“They were taking part in the latest chapter of being, two or three generations back, an immigrant family coming to America. There was a certain progression there. To have an Italian peasant father or grandfather, and then to work your way up to a house on an acre or two, somewhere far from the hustle and bustle you grew up with—what a thing that must have been.”

Great piece. It may be a constant of generational turnover that recent history isn’t taught to kids, because the people old enough to be teaching kids history can’t conceive of their own formative years as being “history” yet. We only come to understand where our parents came from as we come of age, and the years leading up to their own birth start to enter the historical narrative.

My dad’s family was part of the great American migration to California in the ‘60s, before the ‘70s degrowth movement choked off the construction of new housing. They moved from frigid Minnesota into a shiny new suburban subdivision on the fringe of the LA metro area. His parents had descended from Polish and Italian immigrants, growing up during the depression in a small Chicago apartment, and in a cabin in rural Montana, respectively. The progression from that kind of childhood deprivation, to the sun and warmth and space of a suburban home in SoCal must have felt like such an apotheosis of “the American dream.” My mom’s family correspondingly moved from Ohio to Florida. Ah, the ways air conditioning, cheap oil, and suburban commuter highways will reshape a nation.

My parents were once again a part of a mass immigration when they left California, joining the boom of the Portland area in the ‘90s. They got in early, but over the course of that decade the sentiment of “damn Californians driving up housing prices” took Portland by storm, just as it has continued to spread in the intervening decades. As an ambitious kid who grew up in a sleepy little suburb of sleepy little Portland, I’ve now reversed their move and am living in San Francisco—just another droplet in the wave of young people moving from suburbs to cities. All these individual decisions to move to a particular place are so personal, and yet put together they’re all pieces in the story of the nation.

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Interesting read! I've been thinking about this a lot recently, as someone who grew up in a Long Island suburb and has seen the housing development happening there with larger and larger single-family homes being built each time I return, dwarfing my parent's turn-of-the-century California ranch in comparison.

I think there is an added component of what each generation finds important when it comes to housing, similar to the thesis of this piece. Whereas millennial's parents wanted to have their own land to spread out on, anecdotally my friends and I have all left the suburbs in search of walkable, semi-urban or urban environments (in my case even returning to the part of the city my family moved from in favor of the suburbs). I wonder if the extreme rate of development happening around my hometown will translate well to what the next generation of homebuyers and beyond will be looking for when it comes time to buy, if they're not already priced out.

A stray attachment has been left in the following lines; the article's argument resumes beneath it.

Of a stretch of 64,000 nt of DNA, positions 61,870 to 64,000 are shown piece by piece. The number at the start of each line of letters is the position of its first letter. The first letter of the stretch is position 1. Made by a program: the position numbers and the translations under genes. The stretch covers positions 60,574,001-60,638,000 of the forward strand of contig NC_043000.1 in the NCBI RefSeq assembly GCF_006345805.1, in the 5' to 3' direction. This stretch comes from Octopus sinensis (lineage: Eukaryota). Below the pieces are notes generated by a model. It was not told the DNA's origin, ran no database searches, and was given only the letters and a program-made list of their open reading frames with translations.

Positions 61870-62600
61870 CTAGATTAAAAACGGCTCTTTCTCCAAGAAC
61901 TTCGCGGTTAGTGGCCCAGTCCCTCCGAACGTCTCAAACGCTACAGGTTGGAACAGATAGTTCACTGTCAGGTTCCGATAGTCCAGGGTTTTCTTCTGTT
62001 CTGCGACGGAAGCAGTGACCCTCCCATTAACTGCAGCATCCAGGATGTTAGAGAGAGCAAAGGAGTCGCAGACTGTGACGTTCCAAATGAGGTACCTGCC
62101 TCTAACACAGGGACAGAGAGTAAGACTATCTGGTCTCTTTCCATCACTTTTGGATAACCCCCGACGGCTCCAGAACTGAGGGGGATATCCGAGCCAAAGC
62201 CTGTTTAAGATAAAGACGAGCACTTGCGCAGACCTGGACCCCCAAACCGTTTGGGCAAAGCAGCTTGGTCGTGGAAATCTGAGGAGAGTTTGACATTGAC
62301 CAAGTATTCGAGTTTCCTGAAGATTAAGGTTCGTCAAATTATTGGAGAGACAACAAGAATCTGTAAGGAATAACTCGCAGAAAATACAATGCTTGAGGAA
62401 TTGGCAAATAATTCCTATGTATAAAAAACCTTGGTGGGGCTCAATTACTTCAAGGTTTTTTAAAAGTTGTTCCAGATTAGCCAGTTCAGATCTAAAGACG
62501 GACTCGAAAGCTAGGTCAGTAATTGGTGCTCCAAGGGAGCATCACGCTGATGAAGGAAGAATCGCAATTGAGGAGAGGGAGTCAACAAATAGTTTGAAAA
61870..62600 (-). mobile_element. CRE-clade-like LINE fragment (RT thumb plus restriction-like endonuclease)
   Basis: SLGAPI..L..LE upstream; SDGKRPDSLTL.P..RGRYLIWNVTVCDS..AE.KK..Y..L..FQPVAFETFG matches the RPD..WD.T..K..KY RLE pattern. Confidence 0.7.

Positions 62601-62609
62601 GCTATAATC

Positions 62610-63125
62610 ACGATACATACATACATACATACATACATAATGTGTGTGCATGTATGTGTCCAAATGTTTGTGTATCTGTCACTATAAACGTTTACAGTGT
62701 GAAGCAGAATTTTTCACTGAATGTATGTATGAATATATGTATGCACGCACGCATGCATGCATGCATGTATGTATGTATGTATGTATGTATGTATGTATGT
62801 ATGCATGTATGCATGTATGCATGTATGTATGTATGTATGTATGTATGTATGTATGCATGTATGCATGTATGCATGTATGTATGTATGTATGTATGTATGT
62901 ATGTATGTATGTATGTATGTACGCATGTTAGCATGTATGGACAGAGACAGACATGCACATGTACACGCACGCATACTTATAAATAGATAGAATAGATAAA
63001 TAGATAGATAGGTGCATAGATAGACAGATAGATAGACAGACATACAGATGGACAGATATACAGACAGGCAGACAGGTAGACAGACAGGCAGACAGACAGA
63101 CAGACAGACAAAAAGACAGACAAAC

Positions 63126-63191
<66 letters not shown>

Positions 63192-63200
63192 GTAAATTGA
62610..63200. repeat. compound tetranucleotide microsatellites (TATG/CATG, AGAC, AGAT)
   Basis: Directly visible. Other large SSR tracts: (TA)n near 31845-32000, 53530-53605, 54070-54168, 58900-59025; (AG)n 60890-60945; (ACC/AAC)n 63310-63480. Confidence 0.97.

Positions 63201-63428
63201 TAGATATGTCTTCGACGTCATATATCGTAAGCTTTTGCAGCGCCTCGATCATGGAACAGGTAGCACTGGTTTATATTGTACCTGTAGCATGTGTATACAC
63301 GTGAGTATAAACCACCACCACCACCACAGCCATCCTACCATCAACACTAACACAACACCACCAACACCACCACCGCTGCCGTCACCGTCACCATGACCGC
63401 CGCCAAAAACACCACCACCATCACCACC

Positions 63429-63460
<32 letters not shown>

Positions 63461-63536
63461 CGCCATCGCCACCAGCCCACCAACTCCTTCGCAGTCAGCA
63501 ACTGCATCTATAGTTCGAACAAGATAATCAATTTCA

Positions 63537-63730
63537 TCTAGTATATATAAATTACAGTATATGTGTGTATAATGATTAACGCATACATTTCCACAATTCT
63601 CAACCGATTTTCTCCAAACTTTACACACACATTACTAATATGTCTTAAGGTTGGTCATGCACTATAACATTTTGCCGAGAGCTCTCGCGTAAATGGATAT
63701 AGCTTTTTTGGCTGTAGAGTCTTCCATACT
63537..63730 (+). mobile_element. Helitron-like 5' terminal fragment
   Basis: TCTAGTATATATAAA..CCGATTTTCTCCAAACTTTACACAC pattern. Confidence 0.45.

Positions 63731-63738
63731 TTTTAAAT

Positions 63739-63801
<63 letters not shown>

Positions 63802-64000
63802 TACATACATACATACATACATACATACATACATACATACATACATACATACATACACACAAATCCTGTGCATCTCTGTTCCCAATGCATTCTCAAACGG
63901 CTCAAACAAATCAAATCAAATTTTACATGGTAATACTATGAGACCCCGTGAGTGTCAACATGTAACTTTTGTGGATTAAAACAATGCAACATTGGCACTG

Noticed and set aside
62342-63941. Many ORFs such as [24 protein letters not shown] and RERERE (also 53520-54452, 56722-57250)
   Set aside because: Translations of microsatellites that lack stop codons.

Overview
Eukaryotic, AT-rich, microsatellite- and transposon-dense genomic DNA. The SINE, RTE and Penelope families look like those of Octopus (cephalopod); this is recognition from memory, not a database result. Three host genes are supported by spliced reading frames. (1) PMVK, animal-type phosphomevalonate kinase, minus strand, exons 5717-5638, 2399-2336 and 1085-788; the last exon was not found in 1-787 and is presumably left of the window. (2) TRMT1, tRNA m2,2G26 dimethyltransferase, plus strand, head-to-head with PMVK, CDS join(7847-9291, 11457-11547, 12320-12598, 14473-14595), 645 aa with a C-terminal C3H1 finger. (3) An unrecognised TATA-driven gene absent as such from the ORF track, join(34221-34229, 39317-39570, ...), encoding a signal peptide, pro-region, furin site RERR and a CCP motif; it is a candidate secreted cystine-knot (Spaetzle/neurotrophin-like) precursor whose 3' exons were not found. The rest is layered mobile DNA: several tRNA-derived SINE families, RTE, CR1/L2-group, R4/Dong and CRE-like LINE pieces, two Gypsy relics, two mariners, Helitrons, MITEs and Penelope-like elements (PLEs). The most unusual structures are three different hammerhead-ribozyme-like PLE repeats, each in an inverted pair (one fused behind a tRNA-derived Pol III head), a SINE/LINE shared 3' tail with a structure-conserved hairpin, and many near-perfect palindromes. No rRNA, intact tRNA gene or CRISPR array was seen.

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I felt all of this, Addison. I grew up in both apartments and a big house. The big house came when a relative died and my dad moved us back to his hometown to live in it. The details are still murky, I'm not sure when exactly he got the title to the house in his name because there was always an understanding that it belonged to my grandpa and he loved to remind us.

So, I know what it's like to grow up in a big house that never felt like mine, and it's been like that all my adult life. That's my baseline normal I guess. Living in houses, some big, some small, that never feel like mine. I have aspirations of buying one someday, if only to feel like I have something of my own... but since I'll have to use a mortgage to buy it, is it really mine? And if not, can I accept that for 30 years or whatever until maybe one day it is? My parents aren't deluded anymore into thinking if I just work hard enough I can have everything I want, although that was what they hoped for me growing up.

Thanks for writing this, lots to consider.

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